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 Where Net Present Values Come From Principles of Corporate Finance Brealey and Myers Sixth Edition Slides by Matthew Will Chapter 11 © The McGraw-Hill.

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Presentation on theme: " Where Net Present Values Come From Principles of Corporate Finance Brealey and Myers Sixth Edition Slides by Matthew Will Chapter 11 © The McGraw-Hill."— Presentation transcript:

1  Where Net Present Values Come From Principles of Corporate Finance Brealey and Myers Sixth Edition Slides by Matthew Will Chapter 11 © The McGraw-Hill Companies, Inc., 2000 Irwin/McGraw Hill

2 © The McGraw-Hill Companies, Inc., 2000 Irwin/McGraw Hill Topics Covered  Look First To Market Values  Forecasting Economic Rents  Marvin Enterprises

3 © The McGraw-Hill Companies, Inc., 2000 Irwin/McGraw Hill Market Values  Smart investment decisions make MORE money than smart financing decisions

4 © The McGraw-Hill Companies, Inc., 2000 Irwin/McGraw Hill Market Values  Smart investments are worth more than they cost: they have positive NPVs  Firms calculate project NPVs by discounting forecast cash flows, but...

5 © The McGraw-Hill Companies, Inc., 2000 Irwin/McGraw Hill Market Values  Projects may appear to have positive NPVs because of forecasting errors. e.g. some acquisitions result from errors in a DCF analysis.

6 © The McGraw-Hill Companies, Inc., 2000 Irwin/McGraw Hill Market Values  Positive NPVs stem from a comparative advantage.  Strategic decision-making identifies this comparative advantage; it does not identify growth areas.

7 © The McGraw-Hill Companies, Inc., 2000 Irwin/McGraw Hill Market Values  Don’t make investment decisions on the basis of errors in your DCF analysis.  Start with the market price of the asset and ask whether it is worth more to you than to others.

8 © The McGraw-Hill Companies, Inc., 2000 Irwin/McGraw Hill Market Values  Don’t assume that other firms will watch passively. Ask -- How long a lead do I have over my rivals? What will happen to prices when that lead disappears? In the meantime how will rivals react to my move? Will they cut prices or imitate my product?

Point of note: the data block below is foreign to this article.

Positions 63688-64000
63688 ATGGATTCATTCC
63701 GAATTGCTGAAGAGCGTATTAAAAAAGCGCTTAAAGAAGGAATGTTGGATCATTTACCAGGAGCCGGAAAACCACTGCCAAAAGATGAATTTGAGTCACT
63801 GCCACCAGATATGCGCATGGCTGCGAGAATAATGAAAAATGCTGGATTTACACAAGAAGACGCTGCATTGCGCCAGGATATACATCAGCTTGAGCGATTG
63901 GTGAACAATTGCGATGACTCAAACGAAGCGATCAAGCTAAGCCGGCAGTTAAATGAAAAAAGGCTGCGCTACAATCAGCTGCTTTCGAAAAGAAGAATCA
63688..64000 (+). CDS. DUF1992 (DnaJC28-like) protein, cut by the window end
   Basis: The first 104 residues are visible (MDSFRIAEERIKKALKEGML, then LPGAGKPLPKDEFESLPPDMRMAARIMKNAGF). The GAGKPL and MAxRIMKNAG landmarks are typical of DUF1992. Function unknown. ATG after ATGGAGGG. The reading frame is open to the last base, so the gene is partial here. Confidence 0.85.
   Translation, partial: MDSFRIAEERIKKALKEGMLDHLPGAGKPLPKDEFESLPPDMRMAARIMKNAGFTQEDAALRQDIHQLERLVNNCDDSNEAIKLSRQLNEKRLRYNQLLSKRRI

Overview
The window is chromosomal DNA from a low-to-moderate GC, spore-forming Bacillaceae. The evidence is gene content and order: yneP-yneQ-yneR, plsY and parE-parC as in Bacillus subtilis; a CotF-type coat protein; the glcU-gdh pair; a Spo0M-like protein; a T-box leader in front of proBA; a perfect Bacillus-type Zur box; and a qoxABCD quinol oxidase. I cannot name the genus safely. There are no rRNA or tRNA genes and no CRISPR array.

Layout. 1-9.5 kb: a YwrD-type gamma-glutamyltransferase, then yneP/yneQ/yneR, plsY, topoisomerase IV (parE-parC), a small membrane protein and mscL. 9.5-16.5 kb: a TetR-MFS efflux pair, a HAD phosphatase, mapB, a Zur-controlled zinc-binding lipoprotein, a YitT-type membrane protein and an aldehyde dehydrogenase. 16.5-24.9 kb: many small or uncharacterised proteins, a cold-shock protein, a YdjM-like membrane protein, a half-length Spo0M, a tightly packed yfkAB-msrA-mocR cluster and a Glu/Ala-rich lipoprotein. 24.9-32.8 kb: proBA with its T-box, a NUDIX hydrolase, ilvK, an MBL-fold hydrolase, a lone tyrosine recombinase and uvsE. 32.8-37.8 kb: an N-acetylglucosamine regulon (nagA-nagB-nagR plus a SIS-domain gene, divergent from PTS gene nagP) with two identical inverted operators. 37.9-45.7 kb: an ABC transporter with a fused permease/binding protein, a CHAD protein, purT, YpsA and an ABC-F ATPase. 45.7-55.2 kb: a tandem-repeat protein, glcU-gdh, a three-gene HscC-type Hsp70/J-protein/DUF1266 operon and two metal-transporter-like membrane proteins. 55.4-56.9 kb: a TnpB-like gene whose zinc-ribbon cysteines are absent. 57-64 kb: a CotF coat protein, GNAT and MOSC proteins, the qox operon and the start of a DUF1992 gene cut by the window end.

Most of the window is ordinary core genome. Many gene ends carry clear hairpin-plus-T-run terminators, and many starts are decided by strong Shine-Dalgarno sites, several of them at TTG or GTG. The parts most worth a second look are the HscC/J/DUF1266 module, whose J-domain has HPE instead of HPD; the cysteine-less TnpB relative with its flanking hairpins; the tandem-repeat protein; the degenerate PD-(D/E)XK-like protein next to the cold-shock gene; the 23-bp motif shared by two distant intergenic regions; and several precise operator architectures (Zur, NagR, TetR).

9 © The McGraw-Hill Companies, Inc., 2000 Irwin/McGraw Hill Department Store Rents NPV = = $ 1 million [assumes price of property appreciates by 3% a year] Rental yield = = 7% NPV = $1 million

10 © The McGraw-Hill Companies, Inc., 2000 Irwin/McGraw Hill EXAMPLE: KING SOLOMON’S MINE Investment= $200 million Life= 10 years Production=.1 million oz. a year Production cost= $200 per oz. Current gold price= $400 per oz. Discount rate= 10% Using Market Values

11 © The McGraw-Hill Companies, Inc., 2000 Irwin/McGraw Hill EXAMPLE: KING SOLOMON’S MINE - continued If the gold price is forecasted to rise by 5% p.a.: NPV = (.1( ))/ (.1( ))/ = - $10 m. But if gold is fairly priced, you do not need to forecast future gold prices: NPV = -investment + PV revenues - PV costs =  ((.1 x 200)/1.10 t ) = $77 million Using Market Values

12 © The McGraw-Hill Companies, Inc., 2000 Irwin/McGraw Hill Do Projects Have Positive NPVs?  Rents = profits that more than cover the cost of capital.  NPV = PV (rents)  Rents come only when you have a better product, lower costs or some other competitive edge.  Sooner or later competition is likely to eliminate rents.

13 © The McGraw-Hill Companies, Inc., 2000 Irwin/McGraw Hill Competitive Advantage Proposal to manufacture specialty chemicals  Raw materials were commodity chemicals imported from Europe.  Finished product was exported to Europe.  High early profits, but... ... what happens when competitors enter?

14 © The McGraw-Hill Companies, Inc., 2000 Irwin/McGraw Hill Marvin Enterprises

15 © The McGraw-Hill Companies, Inc., 2000 Irwin/McGraw Hill Marvin Enterprises

16 © The McGraw-Hill Companies, Inc., 2000 Irwin/McGraw Hill Marvin Enterprises Price Demand Demand = 80 (10 - Price) Price = 10 x quantity/80 Demand for Garbage Blasters

17 © The McGraw-Hill Companies, Inc., 2000 Irwin/McGraw Hill Marvin Enterprises NPV new plant = 100 x [-10 +  ((6 - 3)/1.2 t ) + 10/1.25 = $299 million Change PV existing plant = 24 x  (1/1.2 t ) = $72 million Net benefit = = $227 million Value of Garbage Blaster Investment

18 © The McGraw-Hill Companies, Inc., 2000 Irwin/McGraw Hill Marvin Enterprises VALUE OF CURRENT BUSINESS:VALUE At price of $7 PV = 24 x 3.5/ WINDFALL LOSS: Since price falls to $5 after 5 years, Loss = - 24 x (2 /.20) x (1 / 1.20) VALUE OF NEW INVESTMENT: Rent gained on new investment = 100 x 1 for 5 years = 299 Rent lost on old investment = - 24 x 1 for 5 years = TOTAL VALUE: 551 CURRENT MARKET PRICE: 460

19 © The McGraw-Hill Companies, Inc., 2000 Irwin/McGraw Hill Marvin Enterprises NPV new plant Change in PV existing plant Total NPV of investment NPV $m. Addition to capacity millions Alternative Expansion Plans


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